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Iran Presidential Vote: Red Lines, Warnings, And Cash Promised For Newly-Weds

Tehran's Prosecutor Ali Alghasi Mehr told presidential candidates on Sunday "not to cross the Islamic Republic's red lines," and said that violations "would be strictly dealt with." He instructed judges in Tehran to "firmly confront those who cross the red lines regardless of a candidate’s position."

The leading candidate, after the controversial elimination of two key hopefuls, is the Judiciary chief Ebrahim Raeesi (Raisi), who controls both prosecutors and courts. He has not resigned from his post to run for president and the threat about “red lines” can be taken as intimidation by a powerful outfit he controls.

Nearly all the candidates approved by the hardliner political establishment to run for the June 18 poll did not challenge the prosecutor’s threat, but not everyone remained silent. Reformist candidate Mohsen Mehralizadeh wrote in a tweet: "How do they dare threatening presidential candidates and defining red lines?!"

Mehralizadeh then charged, "If the Chief Justice is worried that criticizing him in this unfair competition would be treated as criticizing the Judiciary, he had better resign his post as Judiciary Chief or withdraw his candidacy for the Presidential election."

Whatever “red lines” exist, candidates seem not to have heeded an instruction from Supreme Leader Ali Khamenei not to make unrealistic promises. Deputy Parliamentary Speaker Amir Hossein Ghazizadeh Hashemi, a principlist member of parliament, has said that he would as allocate 5 billion rials ($20,000) to every newly married couple.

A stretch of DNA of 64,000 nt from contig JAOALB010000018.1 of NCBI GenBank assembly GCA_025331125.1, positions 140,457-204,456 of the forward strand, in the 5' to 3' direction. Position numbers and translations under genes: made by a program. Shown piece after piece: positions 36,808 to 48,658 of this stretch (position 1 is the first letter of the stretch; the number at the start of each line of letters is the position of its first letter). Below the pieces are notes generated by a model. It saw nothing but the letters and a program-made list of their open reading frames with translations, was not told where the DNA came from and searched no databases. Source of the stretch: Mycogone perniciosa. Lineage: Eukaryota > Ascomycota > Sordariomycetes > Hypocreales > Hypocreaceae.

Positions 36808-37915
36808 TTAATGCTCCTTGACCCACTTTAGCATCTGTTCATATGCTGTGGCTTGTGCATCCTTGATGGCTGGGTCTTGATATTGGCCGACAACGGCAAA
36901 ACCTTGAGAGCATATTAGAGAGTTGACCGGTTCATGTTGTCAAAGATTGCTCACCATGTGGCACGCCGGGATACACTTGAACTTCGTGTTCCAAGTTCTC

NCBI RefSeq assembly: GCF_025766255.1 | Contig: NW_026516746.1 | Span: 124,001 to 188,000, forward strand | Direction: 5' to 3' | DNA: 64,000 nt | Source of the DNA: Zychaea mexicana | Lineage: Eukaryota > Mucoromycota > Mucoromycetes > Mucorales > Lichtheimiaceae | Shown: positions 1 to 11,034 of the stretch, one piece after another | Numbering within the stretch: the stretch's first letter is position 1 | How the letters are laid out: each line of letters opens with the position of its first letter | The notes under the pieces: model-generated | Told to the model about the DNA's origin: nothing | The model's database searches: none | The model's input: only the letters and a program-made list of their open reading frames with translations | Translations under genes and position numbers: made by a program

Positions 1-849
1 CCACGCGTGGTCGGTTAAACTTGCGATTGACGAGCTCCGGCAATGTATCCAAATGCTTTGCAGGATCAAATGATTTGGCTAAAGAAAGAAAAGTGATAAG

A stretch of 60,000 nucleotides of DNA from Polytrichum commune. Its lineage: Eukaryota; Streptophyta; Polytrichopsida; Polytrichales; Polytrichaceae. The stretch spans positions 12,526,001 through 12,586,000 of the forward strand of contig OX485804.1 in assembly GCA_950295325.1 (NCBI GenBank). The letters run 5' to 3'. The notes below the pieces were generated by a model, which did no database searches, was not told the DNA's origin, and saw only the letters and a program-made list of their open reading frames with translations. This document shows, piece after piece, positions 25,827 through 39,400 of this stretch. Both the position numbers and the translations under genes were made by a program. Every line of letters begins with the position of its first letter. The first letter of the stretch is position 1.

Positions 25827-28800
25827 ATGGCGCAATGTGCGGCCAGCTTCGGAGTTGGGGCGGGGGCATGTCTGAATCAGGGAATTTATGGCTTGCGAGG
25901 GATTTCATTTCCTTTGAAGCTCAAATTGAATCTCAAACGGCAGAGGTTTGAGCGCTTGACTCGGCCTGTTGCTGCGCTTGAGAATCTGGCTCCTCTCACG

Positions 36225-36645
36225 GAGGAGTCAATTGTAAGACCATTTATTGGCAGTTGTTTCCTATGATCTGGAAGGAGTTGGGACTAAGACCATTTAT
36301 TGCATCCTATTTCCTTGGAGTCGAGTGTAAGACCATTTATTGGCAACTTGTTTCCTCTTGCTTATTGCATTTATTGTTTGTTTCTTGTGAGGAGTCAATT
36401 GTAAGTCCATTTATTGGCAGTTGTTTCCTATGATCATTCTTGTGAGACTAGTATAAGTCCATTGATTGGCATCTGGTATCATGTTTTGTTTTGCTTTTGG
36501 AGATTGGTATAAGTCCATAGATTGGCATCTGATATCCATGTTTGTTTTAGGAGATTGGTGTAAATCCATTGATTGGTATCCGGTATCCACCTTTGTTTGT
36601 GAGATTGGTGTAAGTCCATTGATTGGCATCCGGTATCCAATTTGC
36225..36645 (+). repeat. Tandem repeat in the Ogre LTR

Speaking to a meeting with maddahs (religious eulogists) in Tehran at the weekend, Hossein Ashtari, Iran’s police chief, urged them to "bring everyone to the polls to vote." Ashtari also threatened to "deal with those who tell the public not to participate in elections." Some would-be candidates barred from the election, including both former president Mahmoud Ahmadinejad and the reformist Mostafa Tajzadeh, have said they will not now vote while stopping short of calling for a boycott. The reformist parties have said they will not support any candidate.

Ahmad Alamolhoda, Raeesi's father-in-law and the Friday prayer leader in Mashhad, in north-eastern Iran, also warned WHEN over anyone advocating an election boycott, saying it would amount to abandoning Islam.  Iran is one of 12 states worldwide where apostasy can in theory carry the death penalty.

In whittling down the number of candidates – this time from around 600 who registered to seven – the Guardian Council invariably faces criticism. But this time critics include Masih Mohajeri, editor of Jomhouri-e Eslami newspaper, who has suggested the selection has ensured who will win, meaning Raeesi.

Some on social media are equally certain, joking that that while the winner of the United States 2020 presidential elections was not known for a month, people in Iran know who will be their next president one month before voting.

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